Littleton Hockey celebrates 50th anniversary

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A sizable crowd of adults and children turned out and shared memories, hugs and smiles Sept. 29 during the Littleton Hockey Association 50th anniversary celebration.

Event organizers sought to have a little something for everyone. There was a bounce house for the little ones, games and activities including a hockey goal shoot for young athletes, food, beverages and lots of tables and chairs to just sit and chat about the sport and the association.

“This is a pretty nice event,” Laura Taylor said. “My son keeps talking about wanting to play hockey, a neighbor told me about today’s event and I decided to check it out.”

The Centennial resident said everyone was friendly and helped her answer a lot of questions about youth hockey. She smiled and said her son is excited and, while she hadn’t decided, it is possible she might sign him up for one of the teams.

The ice rink that became the initial home of the Littleton Hockey Association was purchased and brought from Amarillo, Texas, in 1963. It was an outdoor rink originally set up at Arapahoe County Fairgrounds, the site that eventually became Cornerstone Park. South Suburban Ice Arena was built in 1969, and the original outdoor rink equipment was moved to the arena in 1974.

South Suburban Ice Arena and the Ice Ranch at Littleton are home ice for the multitude of teams playing under the Littleton Hockey Association banner.

There are about 675 boys and girls, ranging in age from four to 18, playing on association teams. There are about 180 4- to 8-year-olds on association teams while there are 19 teams of 9- to 18-year-olds. The largest single age group are the 13- and 14-year-olds who fill the rosters of the 14 association teams in the under 14 division. While many of the teams play only in the metro area, the upper level age-group teams often travel to tournaments at different locations around the country.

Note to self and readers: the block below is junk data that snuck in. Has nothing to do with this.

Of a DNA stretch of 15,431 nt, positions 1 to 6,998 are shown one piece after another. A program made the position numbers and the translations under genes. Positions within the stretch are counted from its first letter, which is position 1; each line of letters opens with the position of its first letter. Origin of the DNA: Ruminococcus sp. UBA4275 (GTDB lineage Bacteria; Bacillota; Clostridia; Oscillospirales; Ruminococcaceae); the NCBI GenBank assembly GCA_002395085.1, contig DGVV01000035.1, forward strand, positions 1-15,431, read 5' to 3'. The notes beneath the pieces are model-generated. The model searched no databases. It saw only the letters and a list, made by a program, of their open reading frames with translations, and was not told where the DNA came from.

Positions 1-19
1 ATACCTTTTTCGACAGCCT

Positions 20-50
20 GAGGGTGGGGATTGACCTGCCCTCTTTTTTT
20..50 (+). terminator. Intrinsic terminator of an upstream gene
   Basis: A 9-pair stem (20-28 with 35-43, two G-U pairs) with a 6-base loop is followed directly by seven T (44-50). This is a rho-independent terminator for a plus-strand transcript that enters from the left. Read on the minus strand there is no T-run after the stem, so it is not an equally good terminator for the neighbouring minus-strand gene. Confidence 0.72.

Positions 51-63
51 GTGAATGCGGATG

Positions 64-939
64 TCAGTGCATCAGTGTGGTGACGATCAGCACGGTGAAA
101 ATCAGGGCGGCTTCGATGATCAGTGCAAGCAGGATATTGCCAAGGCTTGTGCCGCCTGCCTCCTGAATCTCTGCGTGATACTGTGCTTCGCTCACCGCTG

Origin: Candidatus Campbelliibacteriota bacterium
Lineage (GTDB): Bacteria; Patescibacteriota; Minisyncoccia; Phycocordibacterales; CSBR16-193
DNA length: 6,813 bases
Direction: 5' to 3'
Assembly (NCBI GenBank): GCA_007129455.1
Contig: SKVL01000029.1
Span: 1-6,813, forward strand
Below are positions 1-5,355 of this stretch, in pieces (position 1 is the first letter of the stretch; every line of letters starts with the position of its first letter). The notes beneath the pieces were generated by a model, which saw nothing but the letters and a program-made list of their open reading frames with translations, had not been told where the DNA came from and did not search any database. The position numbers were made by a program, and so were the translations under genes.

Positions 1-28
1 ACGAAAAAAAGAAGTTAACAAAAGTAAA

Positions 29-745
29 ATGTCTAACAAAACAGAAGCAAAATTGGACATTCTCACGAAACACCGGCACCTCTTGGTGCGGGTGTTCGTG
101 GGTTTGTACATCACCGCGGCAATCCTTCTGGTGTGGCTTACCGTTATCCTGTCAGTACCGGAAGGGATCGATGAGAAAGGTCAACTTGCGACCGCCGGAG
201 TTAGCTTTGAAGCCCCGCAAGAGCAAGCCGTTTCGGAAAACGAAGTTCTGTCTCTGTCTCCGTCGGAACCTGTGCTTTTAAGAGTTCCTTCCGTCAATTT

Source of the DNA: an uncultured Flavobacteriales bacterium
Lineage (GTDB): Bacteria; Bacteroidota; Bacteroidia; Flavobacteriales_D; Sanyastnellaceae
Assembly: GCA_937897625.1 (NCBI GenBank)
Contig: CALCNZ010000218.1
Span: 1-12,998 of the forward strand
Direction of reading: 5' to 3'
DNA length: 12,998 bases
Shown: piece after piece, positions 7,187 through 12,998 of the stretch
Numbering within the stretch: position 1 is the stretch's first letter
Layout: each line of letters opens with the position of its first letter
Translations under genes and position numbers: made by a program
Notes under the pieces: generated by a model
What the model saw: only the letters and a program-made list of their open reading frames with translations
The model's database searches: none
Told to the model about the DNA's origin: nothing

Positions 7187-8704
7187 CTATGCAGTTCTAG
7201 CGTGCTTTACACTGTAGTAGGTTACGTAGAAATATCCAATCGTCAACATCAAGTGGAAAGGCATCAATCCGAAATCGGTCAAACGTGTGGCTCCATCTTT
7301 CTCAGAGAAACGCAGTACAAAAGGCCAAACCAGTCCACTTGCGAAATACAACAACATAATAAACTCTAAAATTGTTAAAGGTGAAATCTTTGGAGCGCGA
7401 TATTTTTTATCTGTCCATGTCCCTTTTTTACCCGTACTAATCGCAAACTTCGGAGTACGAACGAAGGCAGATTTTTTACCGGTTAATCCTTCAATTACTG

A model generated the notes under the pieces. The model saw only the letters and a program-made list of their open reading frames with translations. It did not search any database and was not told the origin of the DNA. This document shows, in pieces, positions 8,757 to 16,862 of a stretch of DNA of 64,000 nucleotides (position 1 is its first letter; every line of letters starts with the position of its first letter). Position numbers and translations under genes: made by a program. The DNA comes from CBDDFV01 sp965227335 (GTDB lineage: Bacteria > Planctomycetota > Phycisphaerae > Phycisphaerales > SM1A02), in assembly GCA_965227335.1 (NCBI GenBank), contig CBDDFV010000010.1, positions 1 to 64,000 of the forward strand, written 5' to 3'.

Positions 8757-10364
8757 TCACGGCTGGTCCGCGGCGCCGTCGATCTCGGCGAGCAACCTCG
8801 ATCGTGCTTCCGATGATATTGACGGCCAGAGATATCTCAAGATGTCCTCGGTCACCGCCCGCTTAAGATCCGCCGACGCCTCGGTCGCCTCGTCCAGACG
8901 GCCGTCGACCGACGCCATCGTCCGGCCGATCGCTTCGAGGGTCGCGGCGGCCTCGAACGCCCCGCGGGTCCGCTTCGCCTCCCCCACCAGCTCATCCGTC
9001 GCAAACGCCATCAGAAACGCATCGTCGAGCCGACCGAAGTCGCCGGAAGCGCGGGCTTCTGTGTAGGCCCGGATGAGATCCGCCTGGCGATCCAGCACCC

Brian TenEyck, director, said Littleton Hockey has been developing great hockey players and citizens for 50 years. He said he knows from experience the association is a strong family and community organization because he was a player, his dad was a coach and he eventually became director.

The association honors players who are program alumni who went on to play hockey at a Division 1 college or higher by placing their pictures on the wall of fame. Six new inductees were added to the 75 pictures on the wall at South Suburban Ice Arena.

Kent Murphy started with Littleton Hockey in 1994. He had played hockey in North Dakota and coached in a major program in Minnesota before a job transfer brought him to Colorado.

“I became a coach for the Littleton Hockey Association because it was the best program in Colorado,” he said. “I coached pee-wee teams made up of 13- and 14-year-olds for about 15 years. We were blessed to have good athletes and we won three national championships during the time I coached the teams. We traveled to the national playoffs 10 times and won three championships in a five-year span.”